Lux Radio Theater 1952 (US)
Running time: 45 Minutes
Valjean: Ronald Coleman — Javert: Raymond Massey — Fantine: Debra Paget
Special Guest Stars: Ronald Coleman! No kidding! But hey, wait... where's Michael Rennie?
Directed by Earl Ebi
Lux Radio Theater Production
M. Gillenormand: yes (in background)
Both Mlle. Baptistine and Mme. Magloire: only Mme Magloire
Thénardiers, after the inn: yes
Sister Simplice: yes
Gavroche's brothers: no
Mme. Victurnien: yes
Petit Gervais: yes
M. Mabeuf: no
Valjean is in prison at the beginning (later, in flashback
Bishop Myriel remains asleep during the robbery (unknown)
Fantine and Felix (small glimpse)
Valjean buries his money (unknown)
Valjean meets Cosette at the well
The second incident at Gorbeau House (somewhat)
Valjean and Cosette see the chain gang (sort of)
Lamarque's funeral is shown or mentioned
Story continues after Javert's suicide
The factory makes glass beads
The doll, Catherine (yes!)
The garden at Rue Plumet (sort of)
The Luxembourg Garden (not really)
The town's name is Montreuil-sur-mer (only Montreuil)
The man Valjean saves in Arras is named Champmathieu
Valjean's name becomes Fauchelevant
Eponine/Gavroche as Thénardier's child (yes, surprisingly)
P R O D U C T I O N N O T E S
The thing I really like about the radio plays is that I don’t have to look at costuming or set design or anything like that. All I have to do is listen to the words. And at 45 minutes, to get the gist of this huge work across, that’s a challenge already. However, this thing started out with two (well, three) minor strikes against it, and one major one, to wit:
First, and second, it was produced in the early 50’s, and it’s American. There’s such a postwar vibe running through the script that it’s hard to ignore, but it’s definitely an interpretation of its time.
Third, it’s only 45 minutes long, and that not only includes the announcer introducing the show, there’s also two commercials. Well, not real commercials as we know them now. The actors stop the production, and start talking about the sponsor, which in this case is Lux soap.
And the major strike?
It's almost a direct copy of the 1952 Michael Rennie Movie, already reviewed.
That being said, this had the potential for being a total disaster, one of those reviews that I live for, the cathartic kind that makes the sting of the listening to the production all better. But…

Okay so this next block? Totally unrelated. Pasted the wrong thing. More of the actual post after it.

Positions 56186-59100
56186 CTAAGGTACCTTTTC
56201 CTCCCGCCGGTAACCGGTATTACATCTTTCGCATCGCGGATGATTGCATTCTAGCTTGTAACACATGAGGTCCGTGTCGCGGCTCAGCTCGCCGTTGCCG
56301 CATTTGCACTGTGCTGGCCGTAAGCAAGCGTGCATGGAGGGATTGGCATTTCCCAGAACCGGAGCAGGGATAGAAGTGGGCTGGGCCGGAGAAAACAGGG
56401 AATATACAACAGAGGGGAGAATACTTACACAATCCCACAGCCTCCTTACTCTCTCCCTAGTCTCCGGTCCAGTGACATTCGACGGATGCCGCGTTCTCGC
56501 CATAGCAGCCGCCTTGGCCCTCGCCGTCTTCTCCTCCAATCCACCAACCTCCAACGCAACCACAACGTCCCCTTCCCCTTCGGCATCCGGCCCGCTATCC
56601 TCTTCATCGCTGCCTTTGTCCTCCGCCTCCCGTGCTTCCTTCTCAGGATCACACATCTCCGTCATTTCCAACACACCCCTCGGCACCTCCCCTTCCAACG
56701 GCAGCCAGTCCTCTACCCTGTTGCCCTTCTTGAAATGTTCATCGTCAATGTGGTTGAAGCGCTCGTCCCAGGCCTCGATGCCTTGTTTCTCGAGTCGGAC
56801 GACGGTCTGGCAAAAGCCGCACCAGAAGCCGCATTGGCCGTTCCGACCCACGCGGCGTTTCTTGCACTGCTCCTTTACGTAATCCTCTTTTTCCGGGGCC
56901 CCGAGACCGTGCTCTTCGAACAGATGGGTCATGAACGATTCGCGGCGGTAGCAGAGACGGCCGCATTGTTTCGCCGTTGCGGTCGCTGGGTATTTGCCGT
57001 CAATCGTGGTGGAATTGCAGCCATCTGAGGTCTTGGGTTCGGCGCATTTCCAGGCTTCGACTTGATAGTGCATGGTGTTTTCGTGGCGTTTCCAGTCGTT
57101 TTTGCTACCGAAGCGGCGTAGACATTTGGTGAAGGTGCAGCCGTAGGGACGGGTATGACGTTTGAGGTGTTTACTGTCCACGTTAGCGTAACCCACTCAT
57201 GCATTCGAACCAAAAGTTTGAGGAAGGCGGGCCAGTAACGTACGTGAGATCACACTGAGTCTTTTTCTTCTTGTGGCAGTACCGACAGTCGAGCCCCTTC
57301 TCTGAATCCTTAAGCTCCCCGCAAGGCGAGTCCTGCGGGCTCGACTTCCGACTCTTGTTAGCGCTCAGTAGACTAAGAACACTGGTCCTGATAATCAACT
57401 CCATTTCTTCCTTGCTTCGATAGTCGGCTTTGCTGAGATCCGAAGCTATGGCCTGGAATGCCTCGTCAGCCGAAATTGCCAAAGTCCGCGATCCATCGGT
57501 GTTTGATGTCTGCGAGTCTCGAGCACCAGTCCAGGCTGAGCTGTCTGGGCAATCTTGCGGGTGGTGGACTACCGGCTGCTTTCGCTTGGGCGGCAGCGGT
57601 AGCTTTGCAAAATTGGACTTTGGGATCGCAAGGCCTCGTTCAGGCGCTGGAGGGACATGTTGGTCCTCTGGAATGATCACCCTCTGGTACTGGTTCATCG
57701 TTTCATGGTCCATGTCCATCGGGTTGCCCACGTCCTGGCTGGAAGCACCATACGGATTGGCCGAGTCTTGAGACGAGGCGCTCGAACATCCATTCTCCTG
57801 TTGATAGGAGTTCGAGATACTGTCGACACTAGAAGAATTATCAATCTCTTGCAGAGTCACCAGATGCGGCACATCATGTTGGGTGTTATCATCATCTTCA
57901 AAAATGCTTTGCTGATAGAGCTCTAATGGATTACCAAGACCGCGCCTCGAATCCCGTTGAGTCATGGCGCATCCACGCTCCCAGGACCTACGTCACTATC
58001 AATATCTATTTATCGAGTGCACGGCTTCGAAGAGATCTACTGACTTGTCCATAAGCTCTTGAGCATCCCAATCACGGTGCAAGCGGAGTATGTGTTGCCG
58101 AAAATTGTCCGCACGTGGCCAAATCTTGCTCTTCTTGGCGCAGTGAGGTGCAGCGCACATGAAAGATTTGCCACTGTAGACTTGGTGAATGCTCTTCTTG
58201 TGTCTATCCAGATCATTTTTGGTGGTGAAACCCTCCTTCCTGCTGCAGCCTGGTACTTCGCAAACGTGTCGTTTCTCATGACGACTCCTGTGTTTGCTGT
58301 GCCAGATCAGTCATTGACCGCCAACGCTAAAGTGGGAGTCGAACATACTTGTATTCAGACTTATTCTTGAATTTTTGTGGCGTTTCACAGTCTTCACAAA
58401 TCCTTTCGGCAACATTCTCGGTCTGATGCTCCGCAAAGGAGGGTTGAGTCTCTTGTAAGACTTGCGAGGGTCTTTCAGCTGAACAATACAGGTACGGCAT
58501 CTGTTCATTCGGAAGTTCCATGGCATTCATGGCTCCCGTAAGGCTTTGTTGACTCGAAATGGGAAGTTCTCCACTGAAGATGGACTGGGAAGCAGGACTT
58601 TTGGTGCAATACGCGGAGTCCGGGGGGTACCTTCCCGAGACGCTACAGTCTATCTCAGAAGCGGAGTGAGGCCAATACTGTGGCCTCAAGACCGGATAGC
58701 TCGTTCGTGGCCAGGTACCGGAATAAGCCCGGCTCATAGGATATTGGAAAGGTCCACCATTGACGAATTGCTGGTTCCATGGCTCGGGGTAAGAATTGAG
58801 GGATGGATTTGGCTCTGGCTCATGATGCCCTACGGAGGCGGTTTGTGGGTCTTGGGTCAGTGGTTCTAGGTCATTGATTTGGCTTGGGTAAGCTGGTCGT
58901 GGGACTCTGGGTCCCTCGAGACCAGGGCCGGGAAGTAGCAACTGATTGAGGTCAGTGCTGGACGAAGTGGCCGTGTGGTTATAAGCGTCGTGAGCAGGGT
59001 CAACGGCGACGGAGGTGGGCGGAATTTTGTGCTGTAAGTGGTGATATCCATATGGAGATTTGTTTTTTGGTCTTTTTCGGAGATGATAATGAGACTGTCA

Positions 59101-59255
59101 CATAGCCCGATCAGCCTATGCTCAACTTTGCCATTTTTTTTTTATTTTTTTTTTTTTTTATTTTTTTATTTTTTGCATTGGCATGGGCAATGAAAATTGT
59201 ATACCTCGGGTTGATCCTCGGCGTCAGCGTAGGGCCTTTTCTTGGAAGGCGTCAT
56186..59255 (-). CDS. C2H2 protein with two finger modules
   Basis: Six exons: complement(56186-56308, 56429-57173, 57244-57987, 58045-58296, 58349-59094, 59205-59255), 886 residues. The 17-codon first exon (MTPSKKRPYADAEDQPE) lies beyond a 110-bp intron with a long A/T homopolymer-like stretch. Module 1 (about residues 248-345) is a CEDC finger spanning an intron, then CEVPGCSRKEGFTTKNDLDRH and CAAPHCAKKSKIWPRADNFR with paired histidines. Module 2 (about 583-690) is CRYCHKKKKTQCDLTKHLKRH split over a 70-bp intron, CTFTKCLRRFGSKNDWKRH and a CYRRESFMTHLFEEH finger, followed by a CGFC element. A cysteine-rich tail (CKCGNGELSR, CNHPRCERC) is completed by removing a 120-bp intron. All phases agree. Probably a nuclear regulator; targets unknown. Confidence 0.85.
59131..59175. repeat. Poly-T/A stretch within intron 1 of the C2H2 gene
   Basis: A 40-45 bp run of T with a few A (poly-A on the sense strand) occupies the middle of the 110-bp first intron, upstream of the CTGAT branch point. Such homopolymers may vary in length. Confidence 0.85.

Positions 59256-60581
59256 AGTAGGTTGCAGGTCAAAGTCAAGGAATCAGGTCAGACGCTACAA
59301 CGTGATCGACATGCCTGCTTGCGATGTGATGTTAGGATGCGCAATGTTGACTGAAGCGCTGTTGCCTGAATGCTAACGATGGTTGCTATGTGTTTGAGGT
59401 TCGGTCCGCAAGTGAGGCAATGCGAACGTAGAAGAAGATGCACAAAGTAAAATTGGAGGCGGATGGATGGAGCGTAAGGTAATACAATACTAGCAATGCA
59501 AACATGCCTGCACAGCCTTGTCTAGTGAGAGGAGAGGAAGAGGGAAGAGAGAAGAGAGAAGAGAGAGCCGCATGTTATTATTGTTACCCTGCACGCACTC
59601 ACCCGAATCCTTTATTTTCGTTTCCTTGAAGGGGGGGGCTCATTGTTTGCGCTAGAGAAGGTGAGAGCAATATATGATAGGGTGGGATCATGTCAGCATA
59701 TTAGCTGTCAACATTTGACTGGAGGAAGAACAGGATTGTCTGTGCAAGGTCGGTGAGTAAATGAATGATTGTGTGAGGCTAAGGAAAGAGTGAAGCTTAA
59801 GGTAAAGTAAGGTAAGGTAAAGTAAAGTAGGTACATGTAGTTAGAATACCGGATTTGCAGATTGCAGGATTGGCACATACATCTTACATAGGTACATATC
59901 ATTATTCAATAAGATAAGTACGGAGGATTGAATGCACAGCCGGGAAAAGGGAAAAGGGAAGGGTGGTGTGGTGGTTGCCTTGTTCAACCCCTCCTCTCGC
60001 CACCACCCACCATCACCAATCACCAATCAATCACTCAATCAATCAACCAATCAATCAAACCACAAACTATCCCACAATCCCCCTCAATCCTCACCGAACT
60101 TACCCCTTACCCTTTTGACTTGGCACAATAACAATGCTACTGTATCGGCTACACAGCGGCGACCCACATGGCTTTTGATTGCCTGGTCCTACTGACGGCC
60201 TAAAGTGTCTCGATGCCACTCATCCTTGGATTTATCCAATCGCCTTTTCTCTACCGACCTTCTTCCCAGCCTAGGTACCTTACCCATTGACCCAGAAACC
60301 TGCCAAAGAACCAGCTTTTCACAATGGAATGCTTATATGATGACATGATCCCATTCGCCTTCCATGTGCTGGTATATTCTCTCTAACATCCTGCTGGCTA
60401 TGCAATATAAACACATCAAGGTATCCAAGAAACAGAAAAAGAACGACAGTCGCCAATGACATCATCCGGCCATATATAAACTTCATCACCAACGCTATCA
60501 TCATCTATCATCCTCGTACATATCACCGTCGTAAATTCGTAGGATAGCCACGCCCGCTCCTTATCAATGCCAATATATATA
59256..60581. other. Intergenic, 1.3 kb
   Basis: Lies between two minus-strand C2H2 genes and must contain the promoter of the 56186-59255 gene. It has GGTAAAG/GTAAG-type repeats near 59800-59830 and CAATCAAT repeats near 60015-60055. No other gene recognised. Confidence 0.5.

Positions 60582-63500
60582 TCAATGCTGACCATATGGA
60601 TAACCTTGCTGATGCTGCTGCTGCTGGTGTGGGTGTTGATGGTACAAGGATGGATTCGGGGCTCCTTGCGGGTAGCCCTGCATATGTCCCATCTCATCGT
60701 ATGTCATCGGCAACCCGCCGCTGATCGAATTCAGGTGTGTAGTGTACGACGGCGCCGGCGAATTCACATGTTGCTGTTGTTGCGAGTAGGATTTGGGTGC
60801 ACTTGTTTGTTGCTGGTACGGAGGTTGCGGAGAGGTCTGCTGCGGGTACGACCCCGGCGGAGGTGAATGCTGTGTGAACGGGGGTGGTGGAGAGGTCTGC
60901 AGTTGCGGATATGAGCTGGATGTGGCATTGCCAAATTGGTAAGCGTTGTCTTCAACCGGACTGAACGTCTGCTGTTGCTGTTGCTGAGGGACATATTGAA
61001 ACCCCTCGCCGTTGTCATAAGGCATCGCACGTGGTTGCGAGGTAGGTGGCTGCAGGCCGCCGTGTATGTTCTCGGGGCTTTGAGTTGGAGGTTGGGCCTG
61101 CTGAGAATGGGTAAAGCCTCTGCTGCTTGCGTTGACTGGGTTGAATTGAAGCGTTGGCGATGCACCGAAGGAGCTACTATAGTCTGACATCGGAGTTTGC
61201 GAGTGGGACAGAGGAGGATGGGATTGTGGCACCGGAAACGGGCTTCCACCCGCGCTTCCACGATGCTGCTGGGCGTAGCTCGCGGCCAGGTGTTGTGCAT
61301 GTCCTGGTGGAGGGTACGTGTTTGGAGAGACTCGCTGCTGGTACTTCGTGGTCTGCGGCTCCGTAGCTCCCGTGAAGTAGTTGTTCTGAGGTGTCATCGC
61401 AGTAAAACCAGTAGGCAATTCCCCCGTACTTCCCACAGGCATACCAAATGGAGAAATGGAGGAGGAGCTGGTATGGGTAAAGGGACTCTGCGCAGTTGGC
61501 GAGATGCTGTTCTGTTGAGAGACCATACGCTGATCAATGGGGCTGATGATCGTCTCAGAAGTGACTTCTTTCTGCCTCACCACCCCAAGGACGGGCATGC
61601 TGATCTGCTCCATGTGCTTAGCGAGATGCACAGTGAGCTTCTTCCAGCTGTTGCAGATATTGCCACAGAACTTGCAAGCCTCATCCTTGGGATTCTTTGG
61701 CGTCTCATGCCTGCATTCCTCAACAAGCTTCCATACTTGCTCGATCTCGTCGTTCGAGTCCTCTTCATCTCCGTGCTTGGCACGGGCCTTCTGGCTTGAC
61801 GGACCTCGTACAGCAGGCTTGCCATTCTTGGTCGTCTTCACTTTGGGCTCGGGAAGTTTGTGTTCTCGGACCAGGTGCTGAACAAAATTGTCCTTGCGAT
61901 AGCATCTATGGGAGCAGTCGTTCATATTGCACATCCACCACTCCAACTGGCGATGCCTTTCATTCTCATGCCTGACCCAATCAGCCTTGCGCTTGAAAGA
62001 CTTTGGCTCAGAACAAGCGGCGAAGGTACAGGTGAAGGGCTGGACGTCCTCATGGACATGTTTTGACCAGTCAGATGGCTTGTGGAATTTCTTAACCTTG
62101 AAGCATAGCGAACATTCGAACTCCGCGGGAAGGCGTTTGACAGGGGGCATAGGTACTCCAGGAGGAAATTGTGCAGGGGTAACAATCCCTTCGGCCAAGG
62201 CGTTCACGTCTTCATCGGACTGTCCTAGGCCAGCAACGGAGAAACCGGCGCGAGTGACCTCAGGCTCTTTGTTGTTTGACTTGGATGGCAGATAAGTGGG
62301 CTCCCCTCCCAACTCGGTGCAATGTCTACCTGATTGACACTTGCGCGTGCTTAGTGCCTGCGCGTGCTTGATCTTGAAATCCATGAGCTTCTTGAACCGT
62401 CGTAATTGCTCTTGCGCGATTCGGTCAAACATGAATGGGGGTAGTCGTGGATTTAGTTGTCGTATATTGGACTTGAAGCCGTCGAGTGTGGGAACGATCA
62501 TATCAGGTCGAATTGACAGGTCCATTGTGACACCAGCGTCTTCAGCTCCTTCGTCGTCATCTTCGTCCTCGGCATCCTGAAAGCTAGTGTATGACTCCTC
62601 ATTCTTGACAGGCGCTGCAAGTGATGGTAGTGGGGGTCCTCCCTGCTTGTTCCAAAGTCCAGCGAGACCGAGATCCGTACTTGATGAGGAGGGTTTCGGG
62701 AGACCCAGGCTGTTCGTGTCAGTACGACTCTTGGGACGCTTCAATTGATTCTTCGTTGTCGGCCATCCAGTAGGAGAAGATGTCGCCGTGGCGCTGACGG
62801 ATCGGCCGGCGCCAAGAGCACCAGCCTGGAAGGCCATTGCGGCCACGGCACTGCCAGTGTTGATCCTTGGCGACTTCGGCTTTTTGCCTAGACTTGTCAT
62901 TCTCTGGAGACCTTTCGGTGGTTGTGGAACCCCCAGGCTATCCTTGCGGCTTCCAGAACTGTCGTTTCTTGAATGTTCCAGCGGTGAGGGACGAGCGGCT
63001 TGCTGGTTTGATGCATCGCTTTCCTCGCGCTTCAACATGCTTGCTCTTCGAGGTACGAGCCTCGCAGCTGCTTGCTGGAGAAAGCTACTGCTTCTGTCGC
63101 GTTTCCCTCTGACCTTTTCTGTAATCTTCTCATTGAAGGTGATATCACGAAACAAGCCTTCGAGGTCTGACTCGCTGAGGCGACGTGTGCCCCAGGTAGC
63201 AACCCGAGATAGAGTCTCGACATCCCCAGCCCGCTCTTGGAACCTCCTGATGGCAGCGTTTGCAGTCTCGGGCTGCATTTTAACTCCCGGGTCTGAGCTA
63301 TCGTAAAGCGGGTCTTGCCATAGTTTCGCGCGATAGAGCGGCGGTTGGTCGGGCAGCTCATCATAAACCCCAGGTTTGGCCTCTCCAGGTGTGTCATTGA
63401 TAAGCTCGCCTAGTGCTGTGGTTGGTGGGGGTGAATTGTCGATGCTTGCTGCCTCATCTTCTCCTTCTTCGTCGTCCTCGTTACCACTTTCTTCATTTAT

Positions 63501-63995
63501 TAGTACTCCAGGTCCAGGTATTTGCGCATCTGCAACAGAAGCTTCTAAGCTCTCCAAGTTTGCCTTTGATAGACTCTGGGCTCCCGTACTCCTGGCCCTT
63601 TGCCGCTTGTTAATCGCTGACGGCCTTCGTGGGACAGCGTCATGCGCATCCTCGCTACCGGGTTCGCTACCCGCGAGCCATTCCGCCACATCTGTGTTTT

For all its goofiness with the plot, including the what-we’ve-come-to-expect-made-up-character-to-befriend-Valjean-and-advance-the-plot, for all the brevity, for all the production values that are better suited for radio shows such as Your Truly, Johnny Dollar or Dragnet, it wasn’t that bad. Okay, let me rephrase that: it wasn’t as bad as the movie version.
I mean, it’s a radio production and it has issues, and the Orson Welles radio drama still has them all beat hands down, but this is not the worst radio version. This is a very period piece, a little slice of the early 50’s that is at the same time kitchy and classic. And mercifully shorter than the movie script it’s based on.
The whole point of the Lux Radio Theater show was to bring recent movies to a wider audience by having the original casts recreate the feel of the movie in a Reader’s Digest condensed version. For the time it makes a load of sense: when it started in the Depression, everyone already had a radio but movies cost money to go to. Produced originally by famed director Cecil B. Demille, stars couldn’t wait to be a part of this show because it was more exposure for them and free advertising for their movie, as well as a promotional opportunity to plug any current project they had going.
This episode originally aired on December 22, 1952, and presented as a “Christmas present to our audience.” Had I been among the original listeners, I think I would have preferred a lump of coal.
As for the other details of the plot:
C A S T N O T E S
T H E B E S T T H I N G S A B O U T T H I S V E R S I O N
Mercifully brief, no video, and oh yes Ronald Awesome-In-A-Can Coleman!
T H E W O R S T T H I N G, S I N G U L A R ,